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Thread: exponential differentiation

  1. #1 exponential differentiation 
    Forum Ph.D. Heinsbergrelatz's Avatar
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    hello, currently im studying the exponential and logarithmic differentiation and integration, and i came across this, and strangely enough i cant finish approaching it, though im on the right track, can anyone help me differentiate this please? thank you



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  3. #2 Re: exponential differentiation 
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    Quote Originally Posted by Heinsbergrelatz
    hello, currently im studying the exponential and logarithmic differentiation and integration, and i came across this, and strangely enough i cant finish approaching it, though im on the right track, can anyone help me differentiate this please? thank you

    use the chain rule


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  4. #3  
    Forum Ph.D. Heinsbergrelatz's Avatar
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    yes i know you have to use the chain rule, after doing:


    but somehow, i cant get the correct answer..
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  5. #4  
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    you just need to differentiate to complete the chain.
    Wise men speak because they have something to say; Fools, because they have to say something.
    -Plato

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  6. #5  
    Forum Ph.D. Heinsbergrelatz's Avatar
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    but if we only differentiate that, we are completely ignoring the differentiating rule of the natural log function?
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  7. #6  
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    you need to differentiate that in conjunction with the differentiation of the natural log function. Remember, h(x)=(f(g(x)) : h'(x)=f'(g(x))g'(x)dx
    Wise men speak because they have something to say; Fools, because they have to say something.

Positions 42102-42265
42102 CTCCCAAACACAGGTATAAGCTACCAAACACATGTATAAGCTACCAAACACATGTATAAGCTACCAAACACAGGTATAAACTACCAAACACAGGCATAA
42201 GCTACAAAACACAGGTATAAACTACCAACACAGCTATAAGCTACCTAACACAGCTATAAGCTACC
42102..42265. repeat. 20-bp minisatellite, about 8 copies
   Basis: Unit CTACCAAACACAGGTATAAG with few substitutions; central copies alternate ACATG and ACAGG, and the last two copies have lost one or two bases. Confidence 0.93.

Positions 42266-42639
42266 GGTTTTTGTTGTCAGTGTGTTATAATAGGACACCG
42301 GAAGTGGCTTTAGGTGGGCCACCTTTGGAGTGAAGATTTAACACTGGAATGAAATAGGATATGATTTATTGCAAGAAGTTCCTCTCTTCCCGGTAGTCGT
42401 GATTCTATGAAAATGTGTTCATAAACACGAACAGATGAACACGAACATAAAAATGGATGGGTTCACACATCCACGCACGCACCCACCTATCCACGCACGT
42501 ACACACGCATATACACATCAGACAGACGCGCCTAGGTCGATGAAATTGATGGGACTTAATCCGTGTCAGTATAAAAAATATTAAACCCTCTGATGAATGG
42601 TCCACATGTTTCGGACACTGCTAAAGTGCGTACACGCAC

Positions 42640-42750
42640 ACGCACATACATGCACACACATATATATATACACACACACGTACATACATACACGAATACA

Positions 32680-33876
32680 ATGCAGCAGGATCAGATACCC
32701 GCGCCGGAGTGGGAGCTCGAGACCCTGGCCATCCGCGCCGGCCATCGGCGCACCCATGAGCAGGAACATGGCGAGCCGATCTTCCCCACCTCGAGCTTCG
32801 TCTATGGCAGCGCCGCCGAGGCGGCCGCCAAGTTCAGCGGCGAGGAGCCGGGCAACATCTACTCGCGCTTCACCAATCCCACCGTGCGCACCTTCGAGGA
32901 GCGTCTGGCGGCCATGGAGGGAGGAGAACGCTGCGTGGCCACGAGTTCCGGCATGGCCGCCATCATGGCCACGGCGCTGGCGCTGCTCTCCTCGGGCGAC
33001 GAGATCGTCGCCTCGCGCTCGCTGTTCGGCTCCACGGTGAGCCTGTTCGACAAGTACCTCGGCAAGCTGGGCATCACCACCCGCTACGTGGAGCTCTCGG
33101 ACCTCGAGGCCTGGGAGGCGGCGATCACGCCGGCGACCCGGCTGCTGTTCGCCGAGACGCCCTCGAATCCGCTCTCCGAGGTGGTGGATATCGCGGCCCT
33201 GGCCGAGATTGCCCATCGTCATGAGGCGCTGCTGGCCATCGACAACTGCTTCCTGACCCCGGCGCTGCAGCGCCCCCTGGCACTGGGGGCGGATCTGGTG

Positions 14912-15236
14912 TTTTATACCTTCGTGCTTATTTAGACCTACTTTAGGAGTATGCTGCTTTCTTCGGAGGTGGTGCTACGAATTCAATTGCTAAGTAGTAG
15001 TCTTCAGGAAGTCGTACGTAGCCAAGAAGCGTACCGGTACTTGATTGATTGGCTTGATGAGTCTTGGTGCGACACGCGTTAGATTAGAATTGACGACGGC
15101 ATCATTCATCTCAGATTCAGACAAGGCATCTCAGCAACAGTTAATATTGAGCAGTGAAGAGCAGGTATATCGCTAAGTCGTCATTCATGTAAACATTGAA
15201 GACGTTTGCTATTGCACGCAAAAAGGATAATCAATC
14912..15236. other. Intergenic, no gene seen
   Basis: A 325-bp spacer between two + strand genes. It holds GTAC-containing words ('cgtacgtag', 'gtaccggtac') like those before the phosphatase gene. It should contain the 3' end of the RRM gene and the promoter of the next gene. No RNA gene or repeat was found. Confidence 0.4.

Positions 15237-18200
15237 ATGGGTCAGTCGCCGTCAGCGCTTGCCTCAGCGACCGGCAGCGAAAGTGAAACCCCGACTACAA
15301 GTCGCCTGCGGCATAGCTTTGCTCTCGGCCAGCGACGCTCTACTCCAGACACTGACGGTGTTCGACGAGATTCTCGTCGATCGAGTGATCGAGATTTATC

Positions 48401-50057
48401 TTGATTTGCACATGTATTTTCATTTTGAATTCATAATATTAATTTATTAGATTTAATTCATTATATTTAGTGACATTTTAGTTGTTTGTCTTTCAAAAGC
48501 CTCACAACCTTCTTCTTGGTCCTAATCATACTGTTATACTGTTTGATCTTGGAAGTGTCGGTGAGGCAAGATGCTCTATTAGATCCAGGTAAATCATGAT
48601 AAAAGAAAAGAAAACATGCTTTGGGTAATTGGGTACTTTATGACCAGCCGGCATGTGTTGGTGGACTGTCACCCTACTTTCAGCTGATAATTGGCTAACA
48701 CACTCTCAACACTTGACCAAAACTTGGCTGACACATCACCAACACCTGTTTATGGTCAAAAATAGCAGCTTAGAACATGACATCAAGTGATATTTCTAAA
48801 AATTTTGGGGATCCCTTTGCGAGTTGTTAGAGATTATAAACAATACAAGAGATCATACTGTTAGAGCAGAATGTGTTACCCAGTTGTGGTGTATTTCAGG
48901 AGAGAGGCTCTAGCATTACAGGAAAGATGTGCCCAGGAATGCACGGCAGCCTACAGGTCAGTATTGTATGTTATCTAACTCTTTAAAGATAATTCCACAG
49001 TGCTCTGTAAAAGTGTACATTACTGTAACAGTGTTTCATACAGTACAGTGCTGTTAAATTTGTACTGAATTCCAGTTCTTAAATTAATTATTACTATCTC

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  8. #7  
    Forum Ph.D. Heinsbergrelatz's Avatar
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    yes i remeber, but the rule in my book says,




    in general;
    where is a function of
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  9. #8  
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    it's the same thing as what I wrote. u is a function, in this case . now differentiate it.
    Wise men speak because they have something to say; Fools, because they have to say something.
    -Plato

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  10. #9  
    Forum Ph.D. Heinsbergrelatz's Avatar
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    but how about the ?
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  11. #10  
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    you have that, and you multiply it with to complete the chain rule. That's all. and for u, chances are the quotient rule would be a good place to start.
    Wise men speak because they have something to say; Fools, because they have to say something.
    -Plato

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  12. #11  
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    Quote Originally Posted by Heinsbergrelatz
    yes i remeber, but the rule in my book says,




    in general;
    where is a function of
    the end products in the first two differentiations are missing a 'dx' at the end. That could be the source of some of your confusion.
    Wise men speak because they have something to say; Fools, because they have to say something.
    -Plato

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  13. #12  
    Forum Ph.D. Heinsbergrelatz's Avatar
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    ok i get the procedure now, thank you,

    o yes, by the way, does it matter in this case substantially without the "dx"?
    and also what does this "dx" denote exactly?
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  14. #13  
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    dx is, probably oversimplifying, the derivative of x, or rather, the change of x. In most cases it's useful when dealing with x's that are functions of other variables, as a reminder to take the derivative, using the chain rule, until you are down to the most isolated variable.
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  15. #14  
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    oh i see, well thank you for the help,i appreciate it
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